Actually, and in relation to equity analysis (which is not restricted to the second dimension), most analysts are consistently off with their forecasts. The authors of "Equity Analysts: Still Too Bullish" found, "Analysts have been persistently overoptimistic for the past 25 years, with estimates ranging from 10 to 12% a year, compared with actual earnings growth of 6%" (Goedhart, Raj, & Saxena 2010). And later they went on to say, "On average, analysts' forecasts have been almost 100% too high" (Goedhart, Raj, & Saxena 2010). Although it bears mentioning that it could certainly be argued that equity analysts are not overly optimistic on accident. Many believe they intentionally inflate numbers to appease investors on Wall Street. However, one has to wonder if this trick has worn off yet. It's like the retail price of an automobile at a dealership, how many people actually believe the sticker price accurately reflects the value of the car?
Back to second dimension analysis, it should be stated that the way to finding a workable evaluation and forecasting system is to devise a way to both quantify and qualify human intangibles. In their research article, "Emerging Human Capital Analytics For Investment Processes," Carol Royal and Loretta O'Donnell describe 4 tools to help investment analysts measure the intangibles of publicly traded companies. These tools are typically used for people on the outside looking in, but may also be helpful for corporations who wish to do a self-analysis.
Tool 1 is "mapping human capital using a drivers of the value of human capital." Essentially, tool 1 relies on "internal influences that affect managerial beliefs and perceptions and management strategy include the state of the employment relations, cultural factors" and employee incentives among other things along with "external influences" that are linked to the "competitive nature of the economic environment, institutional factors…" (O'Donnell & Royal 2008).
Tool 2 is "analyzing human capital systems using the human capital wheel" an arbitrary wheel chart or graph that uses "interviews, in-house surveys, focus groups and a review of internal resources, including historical documents as appropriate" to provide supplementary information (O'Donnell & Royal 2008).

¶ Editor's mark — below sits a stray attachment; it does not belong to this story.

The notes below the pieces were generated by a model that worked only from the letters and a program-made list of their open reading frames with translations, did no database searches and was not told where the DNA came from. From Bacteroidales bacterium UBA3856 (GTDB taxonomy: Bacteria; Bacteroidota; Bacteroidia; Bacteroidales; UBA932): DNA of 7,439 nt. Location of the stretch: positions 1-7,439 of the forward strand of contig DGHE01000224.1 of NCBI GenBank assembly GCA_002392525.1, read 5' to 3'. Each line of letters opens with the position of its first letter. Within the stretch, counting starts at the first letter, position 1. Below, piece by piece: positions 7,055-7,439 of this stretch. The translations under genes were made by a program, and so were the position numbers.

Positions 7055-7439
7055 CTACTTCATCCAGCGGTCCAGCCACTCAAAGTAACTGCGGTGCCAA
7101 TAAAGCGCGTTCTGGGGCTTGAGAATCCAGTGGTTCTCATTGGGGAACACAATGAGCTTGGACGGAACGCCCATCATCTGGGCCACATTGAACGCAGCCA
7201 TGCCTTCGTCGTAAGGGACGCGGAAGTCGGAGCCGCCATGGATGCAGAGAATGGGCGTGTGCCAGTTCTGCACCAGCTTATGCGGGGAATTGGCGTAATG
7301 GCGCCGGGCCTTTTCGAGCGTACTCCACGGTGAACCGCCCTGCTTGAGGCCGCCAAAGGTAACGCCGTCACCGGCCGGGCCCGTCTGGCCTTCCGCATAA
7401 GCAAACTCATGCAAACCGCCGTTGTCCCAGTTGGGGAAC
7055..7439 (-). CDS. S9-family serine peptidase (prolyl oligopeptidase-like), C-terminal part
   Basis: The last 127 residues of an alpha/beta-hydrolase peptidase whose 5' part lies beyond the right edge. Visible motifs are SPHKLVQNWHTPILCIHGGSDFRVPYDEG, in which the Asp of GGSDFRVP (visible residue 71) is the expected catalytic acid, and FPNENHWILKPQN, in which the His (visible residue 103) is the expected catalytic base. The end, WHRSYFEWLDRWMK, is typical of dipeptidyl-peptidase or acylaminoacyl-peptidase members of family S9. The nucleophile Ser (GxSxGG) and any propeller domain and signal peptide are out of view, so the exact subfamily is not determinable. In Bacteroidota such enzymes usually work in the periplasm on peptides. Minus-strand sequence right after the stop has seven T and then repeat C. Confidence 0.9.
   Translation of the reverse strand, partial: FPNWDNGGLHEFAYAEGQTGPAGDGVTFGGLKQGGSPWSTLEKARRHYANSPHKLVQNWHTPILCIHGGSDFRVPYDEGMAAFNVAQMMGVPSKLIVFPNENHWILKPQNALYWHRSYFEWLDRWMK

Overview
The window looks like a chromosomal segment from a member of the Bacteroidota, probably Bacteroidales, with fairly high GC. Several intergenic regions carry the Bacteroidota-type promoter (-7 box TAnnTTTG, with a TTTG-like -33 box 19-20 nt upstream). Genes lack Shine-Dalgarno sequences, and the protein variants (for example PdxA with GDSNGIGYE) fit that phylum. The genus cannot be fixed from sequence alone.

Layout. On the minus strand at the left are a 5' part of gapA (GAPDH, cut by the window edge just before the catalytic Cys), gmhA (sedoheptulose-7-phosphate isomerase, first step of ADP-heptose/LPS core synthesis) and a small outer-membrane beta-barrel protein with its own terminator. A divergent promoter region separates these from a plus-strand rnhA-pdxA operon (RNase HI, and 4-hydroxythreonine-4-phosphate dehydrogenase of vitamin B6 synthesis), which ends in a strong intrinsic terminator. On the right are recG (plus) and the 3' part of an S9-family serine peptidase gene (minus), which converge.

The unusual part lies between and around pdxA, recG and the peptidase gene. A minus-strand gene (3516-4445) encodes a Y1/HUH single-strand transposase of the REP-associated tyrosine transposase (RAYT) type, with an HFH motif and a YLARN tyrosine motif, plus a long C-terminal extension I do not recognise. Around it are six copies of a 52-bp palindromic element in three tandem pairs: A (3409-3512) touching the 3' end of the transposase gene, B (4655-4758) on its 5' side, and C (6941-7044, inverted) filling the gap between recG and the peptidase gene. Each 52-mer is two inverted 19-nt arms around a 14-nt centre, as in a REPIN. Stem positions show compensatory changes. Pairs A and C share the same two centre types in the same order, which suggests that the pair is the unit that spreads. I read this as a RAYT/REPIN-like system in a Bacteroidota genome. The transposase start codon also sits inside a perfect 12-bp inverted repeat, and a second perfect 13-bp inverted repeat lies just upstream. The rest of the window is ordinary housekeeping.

Tool 3 is "rating the organization's human capital using a star rating system." According to the article, "The human capital classification rating process classifies each company from on to five based on all the information gathered" (O'Donnell & Royal 2008).
And Tool 4 "is applying a human capital SWOT tool" which is "a strategic analytical too" that examines the strengths, weaknesses, opportunities, and threats of the Human capital (O'Donnell & Royal 2008).
The authors say that the result of all of this data collection and examination is that it "creates more clarity around firm performance and may cause less volatility in the ratings of firms, as it may create more certainty in the markets about the performance of firms in the short- and long-term" (O'Donnell & Royal 2008).
And maybe they're right. Certainly, just by virtue of the fact that some information and analysis is better than none (assuming its accurate) one could concede that their tools are helpful and gives investors a more comprehensive perspective.
But there are challenges and barriers to selling the notion of a "Human Capital" analysis. And both O'Donnell and her peers are well aware of them:
"Firms implementing more systematic and standardised HC reporting may face some challenges. Stiles and Kulvisaechana (2003) capture these potential concerns, which seem particularly relevant to the knowledge-intensive biotechnology industry: fear of sensitive knowledge being made available to competitors; fear of criticism from unions of employees, creating restrictions on labour-force flexibility, and finally, concern for the practical difficulties in data collection and whether investors will understand the information once it is presented to them. These concerns are not trivial, but, in the context of calls for increased transparency by the investment community, they will need to be addressed as part of an ongoing communication process (O'Donnell, Kramar & Dyball 2009).
Words like "practical difficulties" and the notion that the HC reports may be incomprehensible to investors is admittedly troubling.
One can hand someone a well-crafted, well-researched HC report, with trenchant analysis and 5 star ratings and extensive wheel charts and potential investors and other market analysts could simply call it a load of balderdash. And to some extent, they'd be right.
That is to say that all reports are to varying degrees fallible. One can only imagine, as with the equity forecasts, that there is certainly error and manipulation in the data collection, in the drafting of the research, in the analysis, and in the reporting. So, with this in mind, it comes back down to the idea of workability. Will the report work on a number of…